Another license to pollute
Congress grants Doe Run Peru 30 more months to complete environmental overhaul.
Peru´s Congress granted Doe Run Peru a 30-month extension to complete an environmental overhaul at its aging smelter in the country´s central Andes, finally ending a conflict that left thousands out of work, and little improvements to the contaminated town where the plant is located.
The overwhelming vote on Sept. 24 – with 85 of 120 lawmakers voting in favor – was the second extension granted to the company, a unit of US company The Renco Group Inc., to clean up the smelter in La Oroya, widely considered one of the most polluted towns in the world.
Earlier this year, Doe Run Peru´s suppliers stopped giving it concentrates when it failed to capitalize loans. Banks cut off its credit lines, and in June, it shut down activities in the smelter, La Oyora´s top source of employment.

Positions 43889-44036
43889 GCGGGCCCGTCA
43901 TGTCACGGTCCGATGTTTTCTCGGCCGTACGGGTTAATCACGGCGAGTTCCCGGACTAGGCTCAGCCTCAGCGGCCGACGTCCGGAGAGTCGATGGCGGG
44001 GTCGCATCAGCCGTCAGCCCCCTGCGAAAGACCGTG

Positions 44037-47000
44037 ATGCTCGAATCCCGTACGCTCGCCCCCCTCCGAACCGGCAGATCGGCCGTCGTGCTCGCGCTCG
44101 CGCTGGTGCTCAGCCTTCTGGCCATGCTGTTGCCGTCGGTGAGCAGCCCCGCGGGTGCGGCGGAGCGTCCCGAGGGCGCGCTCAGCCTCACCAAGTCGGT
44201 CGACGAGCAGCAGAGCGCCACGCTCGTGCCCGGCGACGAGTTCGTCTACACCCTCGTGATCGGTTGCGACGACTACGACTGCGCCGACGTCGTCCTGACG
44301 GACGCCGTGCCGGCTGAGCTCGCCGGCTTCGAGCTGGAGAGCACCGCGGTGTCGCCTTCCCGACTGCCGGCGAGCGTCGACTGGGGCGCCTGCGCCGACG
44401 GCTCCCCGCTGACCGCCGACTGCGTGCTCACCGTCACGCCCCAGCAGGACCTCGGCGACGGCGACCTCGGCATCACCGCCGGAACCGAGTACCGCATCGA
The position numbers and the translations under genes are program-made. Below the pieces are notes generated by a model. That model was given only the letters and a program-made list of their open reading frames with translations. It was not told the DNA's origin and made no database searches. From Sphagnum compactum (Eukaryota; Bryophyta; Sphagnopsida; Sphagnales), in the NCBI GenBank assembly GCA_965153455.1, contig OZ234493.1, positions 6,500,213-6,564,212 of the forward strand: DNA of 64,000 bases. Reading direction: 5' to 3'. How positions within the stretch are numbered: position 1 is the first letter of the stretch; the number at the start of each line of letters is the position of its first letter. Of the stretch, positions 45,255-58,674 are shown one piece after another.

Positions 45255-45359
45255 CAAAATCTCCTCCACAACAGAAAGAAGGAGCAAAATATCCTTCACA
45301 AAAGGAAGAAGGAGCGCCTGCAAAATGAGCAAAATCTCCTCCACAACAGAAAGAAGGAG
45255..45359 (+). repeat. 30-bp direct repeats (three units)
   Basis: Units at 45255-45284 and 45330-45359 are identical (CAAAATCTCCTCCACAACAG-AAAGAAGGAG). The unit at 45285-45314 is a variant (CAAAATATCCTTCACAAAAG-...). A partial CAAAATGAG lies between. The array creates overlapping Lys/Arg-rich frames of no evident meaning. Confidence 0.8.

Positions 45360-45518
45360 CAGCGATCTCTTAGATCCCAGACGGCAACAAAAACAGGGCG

More than 3,000 workers are employed at the polymetallic smelter and thousands of others depend on the plant economically for other jobs.
But the Peruvian company, an affiliate of US mining company Doe Run, pleaded with the government for an extension beyond the Oct. 31 deadline to complete the environmental upgrade, which included the construction of a sulfuric acid plant. The upgrade is estimated to cost over $100 million, but the cash-strapped company said it lacked the time and funds to complete the overhaul by the deadline.
In 2006, Peru´s government granted the company a three-year extension to finish the upgrade.
The plant´s workers protested a solution to the three-month standoff over the issue, complaining neither the government, which first said the company would face being expelled from the country if it failed to comply with the deadline, nor the company was taking their livelihoods seriously enough to reach a solution fast enough.
Protests grew violent ahead of the vote, and one police officer was killed from a blow to the head with a rock. Peru´s government said Doe Run Peru could face charges for allegedly inciting the protests.
While many jobs were on the line, the community´s health has not been a central part of the debate over whether to grant the extension.
Studies by the company, Peru´s government and the St. Louis University School of Public Health have detected elevated levels of heavy metals, such as lead, in town residents, particularly children, that far surpass World Health Organization standards. –Latinamerica Press.